BBC News Online's running diary of some of the offbeat sights and sounds from conference week.
Young at heart?: A distinct drop in the average age at conference on Thursday as a busload of students were welcomed into the conference hall. But not all of them were entirely gripped by events (see below).
Ovation watch: A reasonable showing for David Blunkett on Thursday, but not up to Blair standards.
Health watch: The St John Ambulance and Dorset Ambulance workers report an outbreak of sore feet. It's a big centre, after all. And one lady who was so stressed by conference she needed a massage.
There were also several requests for post-party paracetamol.
Overheard: An opera singer has been heard rehearsing a stirring rendition of the Red Flag - but conference organisers may be keeping their options for the closing ceremony open as an equally passionate version of the hymn Jerusalem was also overheard.
Giving up: Health Secretary John Reid has quit - smoking that is. Mr Reid told conference he had given up nicotine nine months ago. "It's a struggle but I'm getting there," he said.
Ovation watch: John Reid did well - a one minute standing ovation, much better than Charles Clarke with a 30 second seated ovation.
Not all the students on Thursday were gripped
Spotted: Former TGWU leader Sir Bill Morris - who made his last conference speech on Wednesday - jogging along the seafront.
Back to basics: Jonathan Powell, the Downing Street aide who appeared at the Hutton inquiry with a new acquisition - a full beard - has gone back to his fresh-faced former self. See picture for proof of the transformation.
Ovation watch:Tony Blair won the battle of the applause by a mile: seven-and-a-half minutes, and half the time he wasn't even in the room, returning to take a bow as the clapping continued.
Sparks flying: The Guardian newspaper handed out leaflets before Tony Blair's big speech telling delegates when to cheer.
But the spoof was reported by other newspapers as being an official initiative - prompting Labour to demand an apology from the Guardian.
Back to basics for Jonathan Powell
More sparks: Many delegates were unhappy they were unable to get in to the conference hall to see Mr Blair's speech.
It seemed that far more tickets were issued than there were spaces in the hall, leading to some upset as those deprived the chance to see their leader had to find the nearest television.
Buzzwords: The Fabian Society ran a game called Buzzword Bingo for the speech - delegates had to match as many words on they game card as possible.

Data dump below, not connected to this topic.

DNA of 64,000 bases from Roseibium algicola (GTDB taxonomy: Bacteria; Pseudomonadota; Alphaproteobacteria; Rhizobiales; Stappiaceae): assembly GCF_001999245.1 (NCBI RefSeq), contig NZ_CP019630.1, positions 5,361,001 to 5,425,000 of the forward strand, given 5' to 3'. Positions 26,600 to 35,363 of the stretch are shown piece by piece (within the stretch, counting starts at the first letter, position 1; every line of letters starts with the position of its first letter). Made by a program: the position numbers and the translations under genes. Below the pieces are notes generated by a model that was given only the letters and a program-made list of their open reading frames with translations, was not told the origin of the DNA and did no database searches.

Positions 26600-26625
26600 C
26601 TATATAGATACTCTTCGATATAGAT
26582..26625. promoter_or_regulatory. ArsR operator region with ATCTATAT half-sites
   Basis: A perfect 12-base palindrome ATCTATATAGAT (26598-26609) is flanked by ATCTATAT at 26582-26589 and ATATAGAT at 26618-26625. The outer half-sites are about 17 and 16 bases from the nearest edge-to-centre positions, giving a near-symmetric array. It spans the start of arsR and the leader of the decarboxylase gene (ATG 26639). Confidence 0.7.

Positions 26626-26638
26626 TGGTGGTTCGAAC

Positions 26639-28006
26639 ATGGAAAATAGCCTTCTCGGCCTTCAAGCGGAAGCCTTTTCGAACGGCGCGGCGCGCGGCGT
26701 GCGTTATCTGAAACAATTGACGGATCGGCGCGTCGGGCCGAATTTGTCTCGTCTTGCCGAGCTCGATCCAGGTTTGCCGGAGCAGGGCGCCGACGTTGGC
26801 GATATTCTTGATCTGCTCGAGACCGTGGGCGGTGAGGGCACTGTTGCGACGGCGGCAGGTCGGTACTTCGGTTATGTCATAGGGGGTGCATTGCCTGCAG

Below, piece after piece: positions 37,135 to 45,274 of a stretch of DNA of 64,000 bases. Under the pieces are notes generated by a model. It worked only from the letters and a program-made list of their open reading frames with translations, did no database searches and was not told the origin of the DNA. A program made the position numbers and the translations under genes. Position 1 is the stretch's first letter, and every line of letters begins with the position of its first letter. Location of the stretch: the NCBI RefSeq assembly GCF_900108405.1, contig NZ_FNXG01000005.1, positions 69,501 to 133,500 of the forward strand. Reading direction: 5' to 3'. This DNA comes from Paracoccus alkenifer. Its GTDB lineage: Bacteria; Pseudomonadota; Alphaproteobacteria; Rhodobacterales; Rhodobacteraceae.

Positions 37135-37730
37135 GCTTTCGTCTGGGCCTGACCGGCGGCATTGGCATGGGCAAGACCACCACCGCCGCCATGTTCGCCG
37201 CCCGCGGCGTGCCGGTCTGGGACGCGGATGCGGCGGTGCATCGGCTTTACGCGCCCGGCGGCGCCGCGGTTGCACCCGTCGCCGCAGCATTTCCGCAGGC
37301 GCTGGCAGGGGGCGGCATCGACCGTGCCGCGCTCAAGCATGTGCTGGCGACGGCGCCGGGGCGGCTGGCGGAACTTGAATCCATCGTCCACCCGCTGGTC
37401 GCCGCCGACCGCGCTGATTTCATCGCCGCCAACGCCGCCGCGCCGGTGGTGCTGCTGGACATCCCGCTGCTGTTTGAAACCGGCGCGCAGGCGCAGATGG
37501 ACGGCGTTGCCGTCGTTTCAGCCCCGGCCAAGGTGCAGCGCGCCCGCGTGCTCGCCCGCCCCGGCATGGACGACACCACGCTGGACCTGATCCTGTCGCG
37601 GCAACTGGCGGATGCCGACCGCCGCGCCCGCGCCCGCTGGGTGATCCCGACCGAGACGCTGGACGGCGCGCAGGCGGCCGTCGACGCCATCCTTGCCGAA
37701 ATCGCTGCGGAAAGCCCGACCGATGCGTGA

By our reckoning the top score was just four.
Fashion stakes: Cherie Blair - now in Moscow at the invitation of President Putin's other half - outdid deputy PM's wife Pauline Prescott in the pearls-stakes during the PM's speech, as our picture shows.
Selling like hot cakes: The famous packs of cards issued by the US showing Iraq's most-wanted are selling well at the Politicos conference bookshop.
Pretty well, at least - but it's nothing on last week in Brighton where the...hmmm...anti-war Lib Dems were stocking up for Christmas stocking fillers.
Globetrotters: The prize for the longest journey to conference goes to the Falkland Islands government - one representative has swapped his 64 square mile sheep farm for a tiny corner of the Bournemouth centre.
Freebie: Undoubtedly the best offering from the many stands packing the centre are the squeezy toy trains from rail union Aslef.
Best spoof?: The biggest draw on the fringe on Monday night was a meeting entitled "is the BBC impartial?" with guest star speaker... Alastair Campbell.
Scores of hacks made their way to the meeting room, and only started to smell a rat when they discovered the room was barely big enough to hold 10 people and, in any case, was locked.
Close shave?: We've had the blood and the tears, all we need now is the sweat. One delegate was so moved by Gordon Brown's speech that she broke down and cried. And then John Prescott appeared with what seemed like blood on his collar.
Ovation watch: John Prescott enjoyed a 45 second standing ovation after his speech, Gordon Brown overtook him with two minutes, but Tony Blair won the most claps with a seven-minute standing ovation.
Best joke: Health Secretary John Reid was speaking at a fringe event on Monday when the sound of bottles crashing to the ground was heard outside the room.
Just as I reach my crescendo, said Mr Reid, "a Scotsman drops his carry outs".
Top of the bill: A step back time at the leader's reception on Tuesday. The event, one of the most popular of the week, features music from The Animals.
Taking over?: Labour isn't just having its conference at the Bournemouth International Centre - it's putting its seal on the place. Posters celebrating what the party believes it has achieved in government have been put up all over the building. And "Labour" stickers even grace the mirrors in the toilets.
Grumble: How times change. One delegate was heard complaining that he couldn't get a bacon sarnie from a conference cafe. What's wrong with a lemon spiced chicken ciabatta?
Spotted: Anthony H Wilson, of New Order and Hacienda fame - and portrayed by Steve Coogan in the 24 Hour Party People film - taking tea in the sun on Bournemouth's seafront.
Fashion: Many of the stands at conference offer free carrier bags, pens and notebooks. Accessory of the week, as at the Lib Dems in Brighton, are the sturdy bags offered by the International Fund for Animal Welfare.
Rival attractions: It's freshers' week in Bournemouth - so the streets are lined at night with people stumbling back to their beds after a night on the tiles. And lots of students too.
Spotted: Paymaster general Dawn Primarolo sporting an impressive pair of gem-encrusted cowboy boots.